Playboy: You've certainly railed against Karl Rove, calling him a treasonous snake.
Franken: And I've used the term turd blossom to report what the president calls Rove. That's his nickname. Google turd blossom and you'll see. Part of the reason the administration did such a bad job last summer was that Rove's guiding hand was not there. Once Rove was identified as outing a CIA agent and lying about it, I think he knew he was in trouble and became distracted. And I know he had a kidney stone during a key period. Maybe Rove has lost it. Or maybe he just made a couple of bad calls. But whether Rove is a genius or a fool, he's a very bad guy.
Playboy: You've committed almost two years to talk radio and recently moved the show to your hometown of Minneapolis. Do you find your daily three hours in front of the microphone more congenial now than when you started out?
Franken: I look forward to being on the air every day. At first I signed up for one year because I didn't know if I'd like it. I wanted to get back to the Al Franken All-Girl Orchestra. But having written Lies and the Lying Liars, I felt there was this huge need. There was no liberal talk radio. Talk radio was right-wing.
Playboy: Was Rush Limbaugh responsible for the growth of talk radio?
Franken: Absolutely. He deserves his props for that and nothing else. After the Fairness Doctrine fell, he spawned a number of conservative imitators such as Oliver North and G. Gordon Liddy. Lots of right-wing talk-radio stations popped up all over the country. That's why Air America had to create a day of programming and become a network with affiliates.
Playboy: Political talk radio tends to fill the airwaves with indignation.
Franken: Right-wing radio, especially during the Clinton years, was totally outraged. Now it gets outraged at our being angry. I get angry once in a while, but I don't apologize for getting angry at things like war profiteering. The right has this caricature of my being palsied by my anger at Bush. Bill O'Reilly accused me of being like Goebbels and then denied it. O'Reilly will say Air America hates America, but it's especially irritating when the mainstream media writes about Limbaugh conservatives and Franken liberals as if there's an equivalence. I do the opposite of what he does. We tell the truth on the show. Months ago Limbaugh talked about the minimum wage, and he said 75 percent of all Americans earning minimum wage are teenagers in their first job. My researcher called the Bureau of Labor Statistics and found that 60 percent of Americans earning minimum wage are the age of 20 and older. Limbaugh gets his labor statistics from the Bureau of Limbaugh's Ass. He pulled that stat out of his ass. It went out his ass and into his mouth, then into the microphone, over the airwaves and into the brains of dittoheads, and they believed it.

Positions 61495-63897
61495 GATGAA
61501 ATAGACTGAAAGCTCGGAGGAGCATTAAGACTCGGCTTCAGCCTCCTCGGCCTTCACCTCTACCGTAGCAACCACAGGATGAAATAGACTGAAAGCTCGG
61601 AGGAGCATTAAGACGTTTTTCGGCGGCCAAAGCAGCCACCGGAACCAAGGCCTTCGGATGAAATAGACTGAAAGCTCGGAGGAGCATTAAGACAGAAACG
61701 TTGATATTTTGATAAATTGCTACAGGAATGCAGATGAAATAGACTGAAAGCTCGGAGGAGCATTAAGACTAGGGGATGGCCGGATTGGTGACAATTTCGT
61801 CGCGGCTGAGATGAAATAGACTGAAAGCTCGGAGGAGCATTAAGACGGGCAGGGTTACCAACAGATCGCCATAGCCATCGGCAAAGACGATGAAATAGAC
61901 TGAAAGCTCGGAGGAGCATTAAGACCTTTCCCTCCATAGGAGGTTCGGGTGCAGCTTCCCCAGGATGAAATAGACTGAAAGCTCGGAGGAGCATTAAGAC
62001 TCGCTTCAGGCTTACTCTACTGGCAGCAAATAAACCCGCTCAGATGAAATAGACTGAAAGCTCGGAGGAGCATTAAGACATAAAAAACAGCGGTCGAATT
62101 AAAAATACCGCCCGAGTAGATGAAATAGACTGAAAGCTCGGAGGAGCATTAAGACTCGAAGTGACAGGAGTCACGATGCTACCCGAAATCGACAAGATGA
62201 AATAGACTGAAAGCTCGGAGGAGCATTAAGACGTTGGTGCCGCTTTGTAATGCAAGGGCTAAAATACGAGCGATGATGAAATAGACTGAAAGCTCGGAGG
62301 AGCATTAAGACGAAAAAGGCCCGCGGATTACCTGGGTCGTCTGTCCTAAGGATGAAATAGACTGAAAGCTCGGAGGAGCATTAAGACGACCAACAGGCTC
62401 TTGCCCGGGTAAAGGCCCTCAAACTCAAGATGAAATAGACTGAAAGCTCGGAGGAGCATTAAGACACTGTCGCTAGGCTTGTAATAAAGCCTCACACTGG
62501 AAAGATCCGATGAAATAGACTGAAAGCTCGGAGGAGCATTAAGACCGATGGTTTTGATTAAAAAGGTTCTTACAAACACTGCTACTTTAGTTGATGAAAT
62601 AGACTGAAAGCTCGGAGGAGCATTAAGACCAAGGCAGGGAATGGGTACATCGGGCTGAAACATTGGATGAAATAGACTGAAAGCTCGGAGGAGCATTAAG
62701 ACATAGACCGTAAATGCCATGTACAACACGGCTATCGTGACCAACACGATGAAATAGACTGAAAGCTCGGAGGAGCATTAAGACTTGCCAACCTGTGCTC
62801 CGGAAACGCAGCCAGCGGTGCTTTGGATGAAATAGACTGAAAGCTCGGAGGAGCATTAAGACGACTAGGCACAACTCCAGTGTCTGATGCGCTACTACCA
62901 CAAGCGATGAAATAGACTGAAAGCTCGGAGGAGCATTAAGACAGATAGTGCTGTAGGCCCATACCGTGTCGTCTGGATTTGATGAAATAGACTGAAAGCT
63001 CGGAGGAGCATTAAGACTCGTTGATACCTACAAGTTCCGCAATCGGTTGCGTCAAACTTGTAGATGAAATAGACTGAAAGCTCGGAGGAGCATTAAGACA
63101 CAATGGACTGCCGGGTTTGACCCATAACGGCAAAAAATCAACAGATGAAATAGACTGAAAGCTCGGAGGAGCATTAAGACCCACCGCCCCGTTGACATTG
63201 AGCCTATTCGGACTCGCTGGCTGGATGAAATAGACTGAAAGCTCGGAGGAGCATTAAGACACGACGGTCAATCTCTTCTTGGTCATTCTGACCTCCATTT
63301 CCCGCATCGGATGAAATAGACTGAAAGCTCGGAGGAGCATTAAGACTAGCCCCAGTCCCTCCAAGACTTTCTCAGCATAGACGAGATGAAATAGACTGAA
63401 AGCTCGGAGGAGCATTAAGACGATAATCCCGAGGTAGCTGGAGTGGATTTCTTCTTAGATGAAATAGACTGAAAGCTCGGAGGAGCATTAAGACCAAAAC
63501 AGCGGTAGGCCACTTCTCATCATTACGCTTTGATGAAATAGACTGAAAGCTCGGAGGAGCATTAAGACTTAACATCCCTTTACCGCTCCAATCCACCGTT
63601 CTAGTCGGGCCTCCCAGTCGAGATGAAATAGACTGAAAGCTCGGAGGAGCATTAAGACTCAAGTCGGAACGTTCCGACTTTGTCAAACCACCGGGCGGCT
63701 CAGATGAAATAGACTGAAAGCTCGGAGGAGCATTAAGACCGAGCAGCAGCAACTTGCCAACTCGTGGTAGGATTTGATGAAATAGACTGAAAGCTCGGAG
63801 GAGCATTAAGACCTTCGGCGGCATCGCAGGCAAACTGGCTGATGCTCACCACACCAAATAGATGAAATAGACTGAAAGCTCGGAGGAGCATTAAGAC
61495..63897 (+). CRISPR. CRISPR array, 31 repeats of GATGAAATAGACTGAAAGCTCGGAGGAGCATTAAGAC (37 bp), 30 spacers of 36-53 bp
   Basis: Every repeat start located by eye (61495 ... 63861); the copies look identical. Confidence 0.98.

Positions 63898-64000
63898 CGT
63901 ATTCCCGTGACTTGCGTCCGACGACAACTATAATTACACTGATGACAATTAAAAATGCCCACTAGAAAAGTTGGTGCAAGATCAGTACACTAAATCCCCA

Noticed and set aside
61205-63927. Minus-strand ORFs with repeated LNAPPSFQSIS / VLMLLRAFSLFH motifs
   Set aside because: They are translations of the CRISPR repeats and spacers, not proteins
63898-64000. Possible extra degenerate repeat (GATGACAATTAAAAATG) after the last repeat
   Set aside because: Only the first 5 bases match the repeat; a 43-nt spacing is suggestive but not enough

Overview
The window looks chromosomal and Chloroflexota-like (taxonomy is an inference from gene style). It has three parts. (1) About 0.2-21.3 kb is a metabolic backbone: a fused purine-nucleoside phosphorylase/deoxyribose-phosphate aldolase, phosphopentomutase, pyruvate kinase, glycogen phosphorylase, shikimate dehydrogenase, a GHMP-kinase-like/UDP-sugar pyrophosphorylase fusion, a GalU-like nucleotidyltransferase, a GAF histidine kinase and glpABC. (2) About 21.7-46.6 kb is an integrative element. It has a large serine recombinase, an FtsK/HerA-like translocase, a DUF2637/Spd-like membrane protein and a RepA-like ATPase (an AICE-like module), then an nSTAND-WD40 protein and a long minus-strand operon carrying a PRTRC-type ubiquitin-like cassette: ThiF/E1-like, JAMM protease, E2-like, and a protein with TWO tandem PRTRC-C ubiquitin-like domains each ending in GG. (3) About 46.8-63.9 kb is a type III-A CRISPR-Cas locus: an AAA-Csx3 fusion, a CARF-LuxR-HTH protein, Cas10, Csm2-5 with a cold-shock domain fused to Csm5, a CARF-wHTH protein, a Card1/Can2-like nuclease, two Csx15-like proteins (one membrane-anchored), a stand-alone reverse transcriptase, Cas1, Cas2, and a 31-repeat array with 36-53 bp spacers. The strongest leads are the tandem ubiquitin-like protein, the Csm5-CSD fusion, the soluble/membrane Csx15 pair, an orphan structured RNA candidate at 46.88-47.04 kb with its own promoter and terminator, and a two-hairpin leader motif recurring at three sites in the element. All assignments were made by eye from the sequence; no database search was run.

Playboy: The media gave the Bush administration a tough time in Katrina's aftermath. Did you detect any permanent change in journalists' attitudes toward the president?
Franken: No, not at all. There was no enemy in the Katrina coverage. In covering Iraq, journalists' attitudes were governed by the fear of being labeled unpatriotic. If you are an American correspondent embedded with our troops, you can't help but love them. The mainstream press did a disgraceful job reporting the lead-up to the war on weapons of mass destruction and Iraq's links to Al Qaeda. The sources for The New York Times and The Washington Post were the highest-level administration officials, and those papers' reporting was terrible because they believed those sources. They don't want to be critical, because they don't want to lose access. I told a joke at a journalists' dinner where Floyd Abrams, who defended me in Fox v. Franken, was presented with an award. Matt Cooper from Time and Judith Miller of The New York Times, who were both his clients, were there. This was just before Miller went to prison. I said how humbling it was to be there in front of two such courageous journalists, and don't worry, Judith, maybe you'll find some WMDs in your cell. Boy, that did not go over well. Did I tell that joke to the wrong group. The Knight Ridder papers, which don't have access to the top, were talking to midlevel people about the debates within the intelligence community. Knight Ridder wrote much more penetratingly about the aluminum tubes that couldn't be used for centrifuging uranium and about the reliability of sources, many of whom were Iraqi exiles who had a vested interest in our invading.
Playboy: Yet you don't advocate a quick withdrawal from Iraq.
Franken: I'm not for pulling out of Iraq right now. I don't know if I'm right on that. The stakes are so high because of the tremendous carnage, not just to our soldiers and Marines but also to the people of Iraq. I believed Colin Powell's UN speech. Bush told us that Saddam Hussein had nuclear holy warriors who would pass a bomb to Al Qaeda, and you'd think Al Qaeda would have no qualms about using a nuclear weapon. What did it for me was when Powell said the anodized coating on aluminum tubes could be used to centrifuge weapons-grade uranium. Aha! That had to be it! If anodized coating has nothing to do with centrifuging uranium, somebody would speak up and say that's bullshit. No one did. Finally, The Washington Post talked to the grandfather of centrifuging uranium, in Oak Ridge, Tennessee, and he said you couldn't centrifuge uranium with those small tubes. And even if you could, he said, the first thing you'd have to do is mill off all the anodized coating. I was fooled. But we were in Baghdad by that time.